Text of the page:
Mars is dead. As the corpses move, it is very interesting: volcanoes are so large that they can change the rotation of the planet; Enough environments to support seasonal weather patterns; A cleft in its surface that makes the Grand Canyon like a roadside moat; polar ice caps; tantalizing, suggestive geological features. It is quite interesting that humanity has spent some time and effort to know this.
As of this writing there is a little plutonium-powered robot around on the floor of one of the pits of Mars, which still knows the planet. Curiosity The famous Mars is the latest in a line of expeditions, which began with the Vikings in the 1970s and continues with intermittent success to this day. Our robots, however, are just pawns. Eventually, someone will travel to an alien world, and it is inconsistent to think that their destination will be anything other than the warped corpse of Mars.
Why does the red planet hold our scientific imagination? First of all, it is a matter of convenience. It is nearby and, for some definitions of ‘easy’, is easy to obtain. Searching elsewhere will have to do things in order. But the Martian dream is not about efficiency. Percival Lowell was probably not thinking about orbital mechanics, when he drove the canals out of the planet altogether in the 19th century.
Nor was H.G. Wells when he wrote War of the Worlds. However, he was contemplating death, for the hapless inhabitants of Mars and England of the 1880s, for whom ecological collapse on a distant planet meant invasion. The relationship between Mars and war and death and blood, stretches back thousands of years. For nothing the name does not come down to us as the Roman God of War.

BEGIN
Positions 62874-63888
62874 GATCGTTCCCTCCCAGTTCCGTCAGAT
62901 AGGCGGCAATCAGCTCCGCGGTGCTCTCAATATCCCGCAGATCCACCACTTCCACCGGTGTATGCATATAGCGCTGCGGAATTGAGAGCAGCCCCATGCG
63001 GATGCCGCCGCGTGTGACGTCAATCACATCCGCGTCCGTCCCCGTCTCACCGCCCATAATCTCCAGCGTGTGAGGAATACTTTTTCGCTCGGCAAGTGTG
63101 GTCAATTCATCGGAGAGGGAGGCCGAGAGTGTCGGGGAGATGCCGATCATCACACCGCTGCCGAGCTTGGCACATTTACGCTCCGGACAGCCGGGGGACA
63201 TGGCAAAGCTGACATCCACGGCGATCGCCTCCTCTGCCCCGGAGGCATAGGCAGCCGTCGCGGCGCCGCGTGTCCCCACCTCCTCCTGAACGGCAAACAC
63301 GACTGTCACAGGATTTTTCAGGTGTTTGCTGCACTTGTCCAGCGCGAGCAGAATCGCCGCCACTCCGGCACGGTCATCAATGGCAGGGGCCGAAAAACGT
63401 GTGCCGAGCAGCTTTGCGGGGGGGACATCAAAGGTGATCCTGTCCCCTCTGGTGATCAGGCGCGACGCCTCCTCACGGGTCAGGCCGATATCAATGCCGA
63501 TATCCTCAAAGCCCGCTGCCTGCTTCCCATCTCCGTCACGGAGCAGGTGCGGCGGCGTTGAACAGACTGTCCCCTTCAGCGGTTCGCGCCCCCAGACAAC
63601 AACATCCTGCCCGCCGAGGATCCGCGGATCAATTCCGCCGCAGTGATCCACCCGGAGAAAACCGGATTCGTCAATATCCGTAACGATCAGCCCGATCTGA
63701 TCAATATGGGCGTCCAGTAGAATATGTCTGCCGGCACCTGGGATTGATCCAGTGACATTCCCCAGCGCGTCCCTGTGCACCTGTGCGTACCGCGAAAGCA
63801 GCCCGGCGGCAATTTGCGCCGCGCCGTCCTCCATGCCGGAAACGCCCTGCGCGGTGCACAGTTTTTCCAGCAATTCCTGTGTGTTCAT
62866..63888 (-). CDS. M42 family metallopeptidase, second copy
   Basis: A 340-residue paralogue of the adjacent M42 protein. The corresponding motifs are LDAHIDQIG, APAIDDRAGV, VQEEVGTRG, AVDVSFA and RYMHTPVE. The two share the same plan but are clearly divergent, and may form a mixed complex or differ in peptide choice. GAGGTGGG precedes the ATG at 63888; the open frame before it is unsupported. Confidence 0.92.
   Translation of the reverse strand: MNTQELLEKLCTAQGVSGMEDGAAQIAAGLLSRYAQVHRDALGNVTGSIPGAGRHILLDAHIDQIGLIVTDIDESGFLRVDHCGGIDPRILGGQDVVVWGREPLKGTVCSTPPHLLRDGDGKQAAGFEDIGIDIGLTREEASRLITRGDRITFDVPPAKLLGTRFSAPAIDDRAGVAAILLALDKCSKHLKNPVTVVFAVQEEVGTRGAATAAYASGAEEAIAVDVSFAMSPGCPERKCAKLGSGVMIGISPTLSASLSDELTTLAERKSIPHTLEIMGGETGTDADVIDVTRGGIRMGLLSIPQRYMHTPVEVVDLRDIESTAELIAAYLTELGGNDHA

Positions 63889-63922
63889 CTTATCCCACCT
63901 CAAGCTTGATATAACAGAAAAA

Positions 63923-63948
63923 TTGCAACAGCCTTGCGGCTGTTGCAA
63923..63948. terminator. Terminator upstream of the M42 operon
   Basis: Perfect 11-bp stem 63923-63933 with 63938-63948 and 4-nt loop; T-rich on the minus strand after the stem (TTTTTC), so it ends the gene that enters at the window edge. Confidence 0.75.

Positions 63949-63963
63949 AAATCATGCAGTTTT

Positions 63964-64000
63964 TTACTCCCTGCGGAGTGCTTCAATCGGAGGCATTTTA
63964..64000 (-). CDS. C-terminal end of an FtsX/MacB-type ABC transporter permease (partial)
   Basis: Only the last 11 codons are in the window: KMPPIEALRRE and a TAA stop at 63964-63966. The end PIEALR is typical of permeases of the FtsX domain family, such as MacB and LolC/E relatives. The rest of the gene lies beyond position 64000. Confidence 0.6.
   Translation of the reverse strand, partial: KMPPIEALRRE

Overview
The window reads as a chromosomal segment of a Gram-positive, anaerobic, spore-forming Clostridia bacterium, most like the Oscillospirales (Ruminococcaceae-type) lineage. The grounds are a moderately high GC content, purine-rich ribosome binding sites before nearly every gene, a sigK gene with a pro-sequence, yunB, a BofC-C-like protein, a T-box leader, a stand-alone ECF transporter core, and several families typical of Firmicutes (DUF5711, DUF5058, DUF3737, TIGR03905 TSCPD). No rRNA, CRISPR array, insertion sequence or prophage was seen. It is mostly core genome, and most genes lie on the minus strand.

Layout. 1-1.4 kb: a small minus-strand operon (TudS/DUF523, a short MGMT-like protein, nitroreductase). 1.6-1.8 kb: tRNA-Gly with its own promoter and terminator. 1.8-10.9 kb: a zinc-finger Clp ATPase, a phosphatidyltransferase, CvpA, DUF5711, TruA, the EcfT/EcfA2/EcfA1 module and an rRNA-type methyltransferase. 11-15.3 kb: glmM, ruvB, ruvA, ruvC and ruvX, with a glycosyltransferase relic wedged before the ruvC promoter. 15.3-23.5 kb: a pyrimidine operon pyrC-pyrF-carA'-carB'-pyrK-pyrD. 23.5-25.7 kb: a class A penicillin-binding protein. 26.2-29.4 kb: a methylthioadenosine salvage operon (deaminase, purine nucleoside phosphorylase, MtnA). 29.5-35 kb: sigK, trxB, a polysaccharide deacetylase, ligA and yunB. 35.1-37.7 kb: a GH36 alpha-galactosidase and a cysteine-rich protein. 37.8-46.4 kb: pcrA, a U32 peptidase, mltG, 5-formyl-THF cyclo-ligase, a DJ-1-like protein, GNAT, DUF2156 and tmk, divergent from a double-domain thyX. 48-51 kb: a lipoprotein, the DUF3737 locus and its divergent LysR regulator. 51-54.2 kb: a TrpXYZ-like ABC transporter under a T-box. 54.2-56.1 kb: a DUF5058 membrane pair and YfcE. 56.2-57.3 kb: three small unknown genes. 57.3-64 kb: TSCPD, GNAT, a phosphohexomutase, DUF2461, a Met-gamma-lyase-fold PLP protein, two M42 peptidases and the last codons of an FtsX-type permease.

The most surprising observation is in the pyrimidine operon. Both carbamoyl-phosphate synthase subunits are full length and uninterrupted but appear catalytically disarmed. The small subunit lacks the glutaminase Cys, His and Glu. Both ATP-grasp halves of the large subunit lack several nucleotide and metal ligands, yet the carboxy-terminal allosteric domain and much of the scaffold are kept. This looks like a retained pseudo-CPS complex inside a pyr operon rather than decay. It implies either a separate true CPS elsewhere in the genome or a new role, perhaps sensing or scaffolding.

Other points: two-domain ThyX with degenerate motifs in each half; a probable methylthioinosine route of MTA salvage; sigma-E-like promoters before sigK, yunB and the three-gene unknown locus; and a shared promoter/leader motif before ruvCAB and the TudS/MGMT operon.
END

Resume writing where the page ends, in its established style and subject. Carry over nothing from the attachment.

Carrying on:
It is the undeniable death that now interests us. In the last few decades it is becoming clear that our favorite red planet was ever blue. There was water everywhere on ancient Mars. What we see now is the ghost of the once dynamic world.
There is a significant difference between ‘dead’ and ‘passive’. You would never say that a rock was dead (even if that rock was literally made of dead plankton!). You would never even say that Mercury was dead. Death means life. But it turns out with Mars, the language was fairly accurate. There is no evidence that biological life ever existed there, but everything else suggests that billions of years ago, the planet was a dense atmosphere, a water cycle, and everything we call a world to live in Could be required. So what happened between then and now?
Mars died, and Jupiter presumably killed it.
Mars is very beautiful as the planets move. It is about 6,200 miles, and is about 15 percent of the Earth’s mass. Now Pluto is kicked out of the club, it is the second smallest planet in the solar system, with only Mercury.
It turns out that shortening is detrimental to long-term survival at the planetary level. Separating light elements from a planet’s atmosphere requires strong magnetic fields to overcome solar radiation. On Earth, that magnetic field is driven by convection in its semi-liquid iron outer core, which creates what is known as planetary dynamo. There was also a dynamo of Mars. You will be shocked to hear that it has died.
Low-mass planets lose heat more quickly than larger ones, and while Mars still has a liquid iron core, it appears that it produces the convection needed to power a plausible magnetic field. Not hot enough for. it certainly Used To do one – you can tell by magnetized rocks when the planet was young – but no one can find any evidence of an active dynamo compared to about 3.7 billion years ago. Without a working dynamo and a protective magnetic field, much of Mars’ water was destroyed long ago by solar radiation from its atmosphere, leaving us with a very dead world.